Mon/5:00 pm – 8:00 pm
Prof. Michael P. MacDonald
In order to write the most effective non-fiction around social justice issues, a writer might undertake personal reflection on their own life to access that “place” that allows for greater empathy. When we write about issues affecting other people’s lives, it is important to engage in a process of contemplation that will lead to more in-depth understanding, and create a unique and passionate “voice” that brings the reader in. This is true, no matter where we come from or what our previous exposure to the issues at hand. This model is the mark of training in traditional fields such as anthropology and the new genre of “self aware” contemporary writing that contributes to our understanding of social issues. This “writing classroom” will help students engage in critical thought and discussion of a wide range of social issues, as well as grassroots movements for change. Central unifying themes of the course will be poverty, violence, and the intersection of social justice and healing efforts in communities affected by both. We will focus on the implications for writers of non-fiction on these topics. The course will present an “insider’s” view into writing with a greater consciousness of these topics by starting with some of my work, which includes two memoirs, a screen-play, editorials and a work-in-progress on solutions to gang violence in Massachusetts.
Second, the course will move outward to the works of other significant writers of non-fiction – what has made their work so effective and memorable? Have the works influenced or been influenced by contemporary social problems? Are there policy links to any of these writings? Finally, the course will frame a discussion of the many ways to write non-fiction about these central themes: as memoirs, non-fiction books, as reports, as news articles, and as policy initiatives. This course is suitable for students interested in general public policy issues, criminal justice concerns, social problems and social justice, journalism, urban anthropology, international affairs, English and the practice of writing.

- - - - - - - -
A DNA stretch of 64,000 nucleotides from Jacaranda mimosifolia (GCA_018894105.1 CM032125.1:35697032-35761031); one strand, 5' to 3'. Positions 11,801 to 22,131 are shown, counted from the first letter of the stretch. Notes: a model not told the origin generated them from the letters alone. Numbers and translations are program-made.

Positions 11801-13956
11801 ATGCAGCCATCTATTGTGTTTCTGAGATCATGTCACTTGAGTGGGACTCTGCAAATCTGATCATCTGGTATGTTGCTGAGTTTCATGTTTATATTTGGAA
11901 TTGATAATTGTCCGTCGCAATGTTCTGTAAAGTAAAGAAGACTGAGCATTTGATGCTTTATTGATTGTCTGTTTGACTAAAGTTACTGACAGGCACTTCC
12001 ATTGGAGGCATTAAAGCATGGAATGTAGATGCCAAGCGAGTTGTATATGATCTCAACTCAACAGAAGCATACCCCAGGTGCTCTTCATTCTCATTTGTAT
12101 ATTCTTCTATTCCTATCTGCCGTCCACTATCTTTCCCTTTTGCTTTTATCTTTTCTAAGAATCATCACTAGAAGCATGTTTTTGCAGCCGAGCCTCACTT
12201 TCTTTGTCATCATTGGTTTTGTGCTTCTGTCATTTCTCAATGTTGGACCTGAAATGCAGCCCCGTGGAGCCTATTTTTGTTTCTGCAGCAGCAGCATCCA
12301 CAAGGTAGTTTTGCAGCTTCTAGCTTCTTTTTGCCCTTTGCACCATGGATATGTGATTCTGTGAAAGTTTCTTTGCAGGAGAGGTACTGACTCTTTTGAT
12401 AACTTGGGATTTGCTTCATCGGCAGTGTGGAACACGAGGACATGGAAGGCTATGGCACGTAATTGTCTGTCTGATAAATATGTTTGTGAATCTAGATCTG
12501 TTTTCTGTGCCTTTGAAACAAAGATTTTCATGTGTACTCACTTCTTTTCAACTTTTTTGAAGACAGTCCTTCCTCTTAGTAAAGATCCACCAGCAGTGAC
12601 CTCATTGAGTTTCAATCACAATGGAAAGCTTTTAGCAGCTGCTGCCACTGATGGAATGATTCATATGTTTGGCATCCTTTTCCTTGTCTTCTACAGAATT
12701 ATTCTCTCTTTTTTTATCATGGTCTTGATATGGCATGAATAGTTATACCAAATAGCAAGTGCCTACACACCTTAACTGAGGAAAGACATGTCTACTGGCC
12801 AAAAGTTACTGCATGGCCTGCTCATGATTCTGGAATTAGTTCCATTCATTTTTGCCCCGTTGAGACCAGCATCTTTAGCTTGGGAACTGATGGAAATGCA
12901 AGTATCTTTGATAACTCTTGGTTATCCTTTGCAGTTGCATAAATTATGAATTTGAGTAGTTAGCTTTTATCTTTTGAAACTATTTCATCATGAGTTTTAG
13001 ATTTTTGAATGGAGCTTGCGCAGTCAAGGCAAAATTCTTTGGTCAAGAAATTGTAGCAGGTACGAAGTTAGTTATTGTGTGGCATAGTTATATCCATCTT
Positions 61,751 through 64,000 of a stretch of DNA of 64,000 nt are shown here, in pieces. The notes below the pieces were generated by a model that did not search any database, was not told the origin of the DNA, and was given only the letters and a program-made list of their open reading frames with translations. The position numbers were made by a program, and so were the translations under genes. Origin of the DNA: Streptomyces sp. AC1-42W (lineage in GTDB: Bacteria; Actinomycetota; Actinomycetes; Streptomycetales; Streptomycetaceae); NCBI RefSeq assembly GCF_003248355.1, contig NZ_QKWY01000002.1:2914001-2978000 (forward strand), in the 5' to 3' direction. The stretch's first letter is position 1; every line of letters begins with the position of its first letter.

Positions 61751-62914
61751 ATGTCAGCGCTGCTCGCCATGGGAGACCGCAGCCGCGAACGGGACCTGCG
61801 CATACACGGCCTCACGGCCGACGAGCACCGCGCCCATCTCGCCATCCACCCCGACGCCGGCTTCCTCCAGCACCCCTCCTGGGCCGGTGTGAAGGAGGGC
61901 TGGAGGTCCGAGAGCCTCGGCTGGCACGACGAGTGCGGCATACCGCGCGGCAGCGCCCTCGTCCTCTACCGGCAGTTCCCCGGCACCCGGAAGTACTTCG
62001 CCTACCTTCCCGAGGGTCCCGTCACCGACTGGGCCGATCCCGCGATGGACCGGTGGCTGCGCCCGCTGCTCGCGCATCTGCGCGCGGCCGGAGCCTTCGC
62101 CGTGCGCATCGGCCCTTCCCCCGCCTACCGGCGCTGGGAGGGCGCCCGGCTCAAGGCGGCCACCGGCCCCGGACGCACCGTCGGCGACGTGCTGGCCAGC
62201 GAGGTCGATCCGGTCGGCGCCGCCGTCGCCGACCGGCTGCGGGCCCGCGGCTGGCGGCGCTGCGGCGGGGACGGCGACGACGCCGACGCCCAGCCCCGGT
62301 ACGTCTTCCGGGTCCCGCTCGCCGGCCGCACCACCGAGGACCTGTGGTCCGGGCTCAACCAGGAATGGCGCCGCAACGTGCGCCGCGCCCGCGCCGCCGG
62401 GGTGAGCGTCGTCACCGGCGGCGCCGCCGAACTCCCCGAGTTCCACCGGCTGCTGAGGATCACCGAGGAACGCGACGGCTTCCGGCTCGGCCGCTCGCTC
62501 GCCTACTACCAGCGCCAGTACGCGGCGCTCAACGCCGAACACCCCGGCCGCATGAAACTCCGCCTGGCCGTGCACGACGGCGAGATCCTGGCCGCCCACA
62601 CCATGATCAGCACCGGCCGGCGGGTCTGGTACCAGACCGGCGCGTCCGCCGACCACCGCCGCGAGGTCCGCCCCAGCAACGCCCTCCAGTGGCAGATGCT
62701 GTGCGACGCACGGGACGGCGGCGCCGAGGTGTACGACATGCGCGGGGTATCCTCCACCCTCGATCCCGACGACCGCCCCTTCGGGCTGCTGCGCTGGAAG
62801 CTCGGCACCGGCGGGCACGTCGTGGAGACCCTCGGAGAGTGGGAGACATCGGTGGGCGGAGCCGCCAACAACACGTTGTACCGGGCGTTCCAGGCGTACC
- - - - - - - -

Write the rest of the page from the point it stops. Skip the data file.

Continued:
Contemporary Issues in Health Care
Tues & Fri/ 9:50 am – 11:30 am
Prof. Lorna Hayward
Department of Physical Therapy/ Bouve
This service-learning, seminar based course is project-based and involves the creation of a group proposal for addressing a community-defined health need. We will examine modern health care issues at the individual, local, national, and global levels. Students will develop an understanding of health as it affects them as individuals. From there, US health care issues will be examined historically. Students will also develop an understanding of health care issues locally and abroad in both developed and underdeveloped nations. Health decisions will be examined from multiple perspectives including: historical, political, ethical, financial, technological, and epidemiological.
Assassinations in World History
Wed/ 5:00 pm – 8:00 pm
Prof. Jeffrey Burds
Department of History/ CSSH
Challenging Disraeli’s hasty dismissal of the role of assassinations in history. this seminar explores the historical antecedents to the unprecedented use of assassination and targeted killing as state policy in the current War on Terror: the theory, strategic use, ethics, and legality of assassination. Using film, literature, and primary and secondary readings, students in the seminar will explore case studies in the world history of assassination, from ancient times to the current day. We will explore case studies from the Roman Empire; the Assassini; Early-Modern Europe; Regicide in Revolutionary Europe; the Lincoln assassination; and the 20th century assassination of world leaders; World War II; Gandhi; the Soviets’ Murder, Inc.; the Cold War; the Middle East; JFK; Castro; Israeli “Targeted Killing” operations; and Osama Bin Laden.